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ADVERTISING

Ads with Attitude

Temporary placement company sounds off about work-related issues over the radio gains greater name recognition.
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ANNOYING RADIO VOICE: Have you ever been hurt? Did you ever think you were hurt? Have you ever dreamed about being hurt? If so, call us, and we'll sue someone for you.

Hi, I'm Dennis Iacobbo -- and I'm Ali Cabral -- and we're the owners of Job Link. . . . It's attitudes like those that have Rhode Island businesses going belly-up. . . .

Burned by a wrongful workers' compensation suit and angered by sue-happy lawyers' advertisements, Ali Cabral and Dennis Iacobbo decided to get even in a radio ad of their own. Scripted like a public-service announcement, their radio spot was unlike any previous ad run by Job Link, a $5-million temporary-placement and employee-leasing company in Providence. Job Link's phone number wasn't even mentioned. Yet the ad, first aired last fall, prompted a steady stream of calls from business owners, talk-show listeners, and politicians. One company owner even pitched in $75 to keep the ad running.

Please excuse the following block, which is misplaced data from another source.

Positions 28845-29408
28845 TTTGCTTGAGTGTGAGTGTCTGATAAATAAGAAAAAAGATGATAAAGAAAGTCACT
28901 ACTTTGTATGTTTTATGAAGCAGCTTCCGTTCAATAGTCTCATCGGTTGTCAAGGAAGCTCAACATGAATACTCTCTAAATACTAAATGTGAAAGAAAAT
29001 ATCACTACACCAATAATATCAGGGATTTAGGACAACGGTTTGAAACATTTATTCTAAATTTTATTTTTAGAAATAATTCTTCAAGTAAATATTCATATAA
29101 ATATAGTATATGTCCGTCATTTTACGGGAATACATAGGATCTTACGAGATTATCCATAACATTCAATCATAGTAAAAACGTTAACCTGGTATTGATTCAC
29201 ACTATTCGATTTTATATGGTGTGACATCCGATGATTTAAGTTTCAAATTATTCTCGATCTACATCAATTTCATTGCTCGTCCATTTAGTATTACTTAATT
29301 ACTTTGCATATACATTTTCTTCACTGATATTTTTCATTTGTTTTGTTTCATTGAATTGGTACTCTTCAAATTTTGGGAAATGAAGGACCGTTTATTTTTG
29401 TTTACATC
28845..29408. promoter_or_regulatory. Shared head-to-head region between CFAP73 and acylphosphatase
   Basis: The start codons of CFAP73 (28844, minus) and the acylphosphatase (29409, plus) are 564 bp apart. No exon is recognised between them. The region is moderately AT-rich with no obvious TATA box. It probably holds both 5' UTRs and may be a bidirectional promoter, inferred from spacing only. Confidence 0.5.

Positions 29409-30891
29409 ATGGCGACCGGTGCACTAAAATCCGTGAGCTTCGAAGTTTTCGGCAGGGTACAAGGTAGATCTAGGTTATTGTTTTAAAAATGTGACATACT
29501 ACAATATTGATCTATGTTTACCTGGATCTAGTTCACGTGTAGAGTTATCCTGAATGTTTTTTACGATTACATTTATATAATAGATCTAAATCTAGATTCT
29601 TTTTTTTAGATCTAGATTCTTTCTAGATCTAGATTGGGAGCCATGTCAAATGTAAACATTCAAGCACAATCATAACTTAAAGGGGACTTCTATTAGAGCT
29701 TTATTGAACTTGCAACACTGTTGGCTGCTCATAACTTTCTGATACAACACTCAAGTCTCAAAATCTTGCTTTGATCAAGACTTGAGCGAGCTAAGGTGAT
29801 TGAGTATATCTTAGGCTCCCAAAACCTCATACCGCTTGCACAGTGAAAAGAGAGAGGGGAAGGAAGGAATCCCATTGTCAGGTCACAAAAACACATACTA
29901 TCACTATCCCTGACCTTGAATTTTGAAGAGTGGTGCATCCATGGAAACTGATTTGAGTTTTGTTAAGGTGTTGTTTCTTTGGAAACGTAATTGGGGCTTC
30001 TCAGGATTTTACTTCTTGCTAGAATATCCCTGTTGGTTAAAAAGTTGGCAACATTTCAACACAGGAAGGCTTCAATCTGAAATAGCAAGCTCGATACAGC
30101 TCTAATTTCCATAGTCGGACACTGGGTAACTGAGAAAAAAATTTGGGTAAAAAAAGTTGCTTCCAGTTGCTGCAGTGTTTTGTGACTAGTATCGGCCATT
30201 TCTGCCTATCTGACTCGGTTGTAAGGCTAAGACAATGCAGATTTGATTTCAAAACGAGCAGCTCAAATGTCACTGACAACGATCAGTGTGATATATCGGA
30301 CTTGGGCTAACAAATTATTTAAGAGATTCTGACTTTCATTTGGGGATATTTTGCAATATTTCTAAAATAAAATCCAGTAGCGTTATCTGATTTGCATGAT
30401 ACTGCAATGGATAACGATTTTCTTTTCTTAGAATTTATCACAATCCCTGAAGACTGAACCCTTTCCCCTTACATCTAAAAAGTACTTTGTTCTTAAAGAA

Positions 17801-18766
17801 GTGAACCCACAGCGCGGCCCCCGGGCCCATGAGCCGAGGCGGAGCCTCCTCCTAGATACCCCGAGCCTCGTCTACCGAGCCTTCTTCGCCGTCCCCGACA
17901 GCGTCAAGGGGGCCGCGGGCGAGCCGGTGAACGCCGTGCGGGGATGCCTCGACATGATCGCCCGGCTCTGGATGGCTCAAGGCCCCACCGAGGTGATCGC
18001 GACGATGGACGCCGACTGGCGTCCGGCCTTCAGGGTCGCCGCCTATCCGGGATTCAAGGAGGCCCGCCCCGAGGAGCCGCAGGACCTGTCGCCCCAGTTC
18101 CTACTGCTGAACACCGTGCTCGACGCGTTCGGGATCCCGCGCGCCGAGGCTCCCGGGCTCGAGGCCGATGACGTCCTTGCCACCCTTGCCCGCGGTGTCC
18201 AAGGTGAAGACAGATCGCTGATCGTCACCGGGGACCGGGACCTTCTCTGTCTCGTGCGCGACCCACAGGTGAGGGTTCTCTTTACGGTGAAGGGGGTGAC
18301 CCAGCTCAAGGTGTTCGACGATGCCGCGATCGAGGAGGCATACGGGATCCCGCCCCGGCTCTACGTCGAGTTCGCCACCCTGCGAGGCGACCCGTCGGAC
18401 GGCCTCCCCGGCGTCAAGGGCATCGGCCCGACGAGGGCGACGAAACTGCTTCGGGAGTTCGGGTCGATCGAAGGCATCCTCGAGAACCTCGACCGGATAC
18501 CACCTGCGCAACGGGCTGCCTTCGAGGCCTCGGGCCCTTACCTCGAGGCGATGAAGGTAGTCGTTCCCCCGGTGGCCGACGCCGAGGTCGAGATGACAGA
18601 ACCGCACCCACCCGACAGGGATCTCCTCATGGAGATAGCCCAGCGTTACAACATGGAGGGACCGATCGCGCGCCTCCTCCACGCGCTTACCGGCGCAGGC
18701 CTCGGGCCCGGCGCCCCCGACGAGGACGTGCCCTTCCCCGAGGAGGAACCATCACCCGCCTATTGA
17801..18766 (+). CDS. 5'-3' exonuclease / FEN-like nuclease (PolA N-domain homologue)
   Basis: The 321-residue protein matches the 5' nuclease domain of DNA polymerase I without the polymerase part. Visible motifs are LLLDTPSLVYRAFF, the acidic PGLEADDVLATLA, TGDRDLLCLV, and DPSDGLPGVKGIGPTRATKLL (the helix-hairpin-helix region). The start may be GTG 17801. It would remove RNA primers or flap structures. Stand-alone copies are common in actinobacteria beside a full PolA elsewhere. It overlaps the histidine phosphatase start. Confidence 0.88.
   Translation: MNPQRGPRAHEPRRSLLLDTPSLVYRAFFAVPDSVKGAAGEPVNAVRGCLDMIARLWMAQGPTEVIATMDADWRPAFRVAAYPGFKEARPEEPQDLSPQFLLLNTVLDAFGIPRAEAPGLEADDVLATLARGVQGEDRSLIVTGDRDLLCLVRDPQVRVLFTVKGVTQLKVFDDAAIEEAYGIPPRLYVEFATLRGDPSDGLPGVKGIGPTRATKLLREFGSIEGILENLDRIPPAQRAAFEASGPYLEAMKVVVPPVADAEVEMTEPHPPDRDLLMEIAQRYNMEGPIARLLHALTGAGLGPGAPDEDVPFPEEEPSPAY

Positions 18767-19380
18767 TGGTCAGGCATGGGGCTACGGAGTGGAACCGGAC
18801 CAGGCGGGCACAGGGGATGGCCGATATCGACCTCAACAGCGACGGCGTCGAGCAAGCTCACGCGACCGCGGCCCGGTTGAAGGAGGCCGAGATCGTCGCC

Encouraged by the response, Cabral and Iacobbo took to the airwaves to sound off about other work issues. Each ad costs about $250 a week to produce and run five times a day on eight area radio stations. Business has picked up 30% over the past six months, Cabral notes. And the ads have boosted Job Link's name recognition. "We still get at least a call a day, and everywhere we go, people say, 'Great ads!' "

-- Susan Greco

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Last updated: Jun 1, 1992




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